Commercial banks help to finance the automobile supply chain through their funding of auto dealers to buy vehicles from manufacturers. They do this based on mortgaging/pledging of vehicles and the certificates of supervised vehicles, backed by dealers’ sales. As creditors, lenders focus on the creation and realisation of security rights.
Common security means
The creation and effectiveness of vehicle pledge under the mode of third-party on-site supervision. Vehicle pledge is the most important guarantee for bank claims in the finance business of the automobile supply chain. With vehicles for sale as general movable property, the creation of a pledge must meet the requirements of a “written pledge contract” and “delivery of the pledged property” in articles 427 and 429 of the Civil Code.
In practice, after signing a written pledge contract, banks usually entrust a third party to rent the dealer’s premises or warehouse as the supervisor of pledged property to conduct on-site supervision over the pledged vehicles. On the premise of possession of vehicles, banks allow pledged vehicles to be dynamically replaced or to be replaced with new ones within a certain value range.
As the bank does not directly possess the pledged property and the property is stored in the pledgor’s premises, the most important question for the bank is whether possession of the vehicle is realised. In accordance with article 63 of the Minutes of the National Working Conference on the Trial of Civil and Commercial Cases by Courts, whether the creditor and the supervisor create an entrusted relationship and whether the pledged property is delivered will affect the judgment of the effectiveness of the pledge under the Civil Code, thus affecting the realisation of the pledge. In the financial loan contract dispute of Bank of Dalian v Kulun Banner-based Zuoyuan Sugar Industry, the pledgor, Jinzhou-based Zuoyuan Sugar and Food, did not transfer the pledged property, refused to let the supervisor in, and even expelled the supervisor, and the pledged property was still actually controlled and dominated by the pledgor, so the court held that the pledge was not created according to law.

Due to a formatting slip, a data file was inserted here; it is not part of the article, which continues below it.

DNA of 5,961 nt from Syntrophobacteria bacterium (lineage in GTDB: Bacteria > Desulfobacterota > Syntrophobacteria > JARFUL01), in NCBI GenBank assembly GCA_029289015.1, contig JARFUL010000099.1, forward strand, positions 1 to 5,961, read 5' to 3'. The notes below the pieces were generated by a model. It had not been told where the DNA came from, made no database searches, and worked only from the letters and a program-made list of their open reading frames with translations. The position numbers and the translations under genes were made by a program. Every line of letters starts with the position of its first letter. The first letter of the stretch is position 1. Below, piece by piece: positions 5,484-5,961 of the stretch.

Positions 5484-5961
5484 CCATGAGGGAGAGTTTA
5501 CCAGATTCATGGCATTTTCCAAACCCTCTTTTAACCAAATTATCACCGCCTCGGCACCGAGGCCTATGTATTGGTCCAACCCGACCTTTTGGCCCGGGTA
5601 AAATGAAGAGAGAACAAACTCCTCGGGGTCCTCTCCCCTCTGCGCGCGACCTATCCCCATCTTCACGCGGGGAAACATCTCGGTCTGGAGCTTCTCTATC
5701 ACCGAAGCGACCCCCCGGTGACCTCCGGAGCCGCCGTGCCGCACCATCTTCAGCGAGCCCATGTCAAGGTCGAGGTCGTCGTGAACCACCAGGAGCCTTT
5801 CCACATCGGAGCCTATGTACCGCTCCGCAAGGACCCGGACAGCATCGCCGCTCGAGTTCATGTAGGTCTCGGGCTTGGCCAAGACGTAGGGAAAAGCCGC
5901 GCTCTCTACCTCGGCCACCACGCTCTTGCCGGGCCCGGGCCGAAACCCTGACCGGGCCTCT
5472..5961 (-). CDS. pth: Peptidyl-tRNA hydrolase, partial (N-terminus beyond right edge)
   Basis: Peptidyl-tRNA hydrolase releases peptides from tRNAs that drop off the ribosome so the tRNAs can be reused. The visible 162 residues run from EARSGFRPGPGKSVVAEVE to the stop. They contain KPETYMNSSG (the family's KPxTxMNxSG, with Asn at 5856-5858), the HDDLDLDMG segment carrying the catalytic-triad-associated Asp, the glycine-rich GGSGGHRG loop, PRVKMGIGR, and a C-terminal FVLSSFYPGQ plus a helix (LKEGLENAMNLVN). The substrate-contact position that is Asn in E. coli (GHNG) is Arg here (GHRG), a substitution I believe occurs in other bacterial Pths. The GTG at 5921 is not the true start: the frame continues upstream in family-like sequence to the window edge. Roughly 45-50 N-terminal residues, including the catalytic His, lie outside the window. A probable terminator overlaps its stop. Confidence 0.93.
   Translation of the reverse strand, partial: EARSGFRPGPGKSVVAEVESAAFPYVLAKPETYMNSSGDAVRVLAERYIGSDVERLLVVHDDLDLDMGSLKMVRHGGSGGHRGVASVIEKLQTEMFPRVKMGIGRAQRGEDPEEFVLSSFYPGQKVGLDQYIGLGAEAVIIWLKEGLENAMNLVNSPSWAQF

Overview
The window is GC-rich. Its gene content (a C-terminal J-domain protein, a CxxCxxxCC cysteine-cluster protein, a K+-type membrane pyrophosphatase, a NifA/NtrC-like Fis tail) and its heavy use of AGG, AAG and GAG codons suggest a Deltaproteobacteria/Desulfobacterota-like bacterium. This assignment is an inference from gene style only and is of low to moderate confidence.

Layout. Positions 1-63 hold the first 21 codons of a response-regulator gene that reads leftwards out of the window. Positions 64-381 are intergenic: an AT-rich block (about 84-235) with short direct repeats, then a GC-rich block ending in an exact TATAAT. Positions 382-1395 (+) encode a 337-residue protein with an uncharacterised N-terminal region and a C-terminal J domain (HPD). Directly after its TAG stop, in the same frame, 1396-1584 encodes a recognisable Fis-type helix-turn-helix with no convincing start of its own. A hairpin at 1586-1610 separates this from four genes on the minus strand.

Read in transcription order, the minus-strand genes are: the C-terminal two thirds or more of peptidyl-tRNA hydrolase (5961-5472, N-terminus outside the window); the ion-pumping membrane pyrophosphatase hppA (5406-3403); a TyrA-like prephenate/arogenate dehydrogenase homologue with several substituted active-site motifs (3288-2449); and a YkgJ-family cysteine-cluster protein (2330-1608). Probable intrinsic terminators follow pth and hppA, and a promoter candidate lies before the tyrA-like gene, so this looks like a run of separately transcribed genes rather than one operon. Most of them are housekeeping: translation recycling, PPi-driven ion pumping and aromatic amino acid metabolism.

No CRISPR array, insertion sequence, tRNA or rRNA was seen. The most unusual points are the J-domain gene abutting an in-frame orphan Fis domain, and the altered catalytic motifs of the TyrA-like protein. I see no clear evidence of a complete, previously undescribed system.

According to the requirements of the Civil Code on the creation of pledges, in view of the requirement for third-party on-site supervision, banks should focus on the establishment of entrusted supervision and the delivery of vehicles, and ensure effective control over the vehicles.
Opposing effect of vehicle floating mortgage registration and its tracing effect on buyers. At the same time as drawing up vehicle pledges, to prevent the risk that the pledge is not effectively created, banks usually require dealers to take out floating mortgages on vehicles. According to the effectiveness rules of a mortgage on movable property and the rules regarding buyers in normal business activities under the Civil Code, the following issues require attention in setting up vehicle floating mortgages: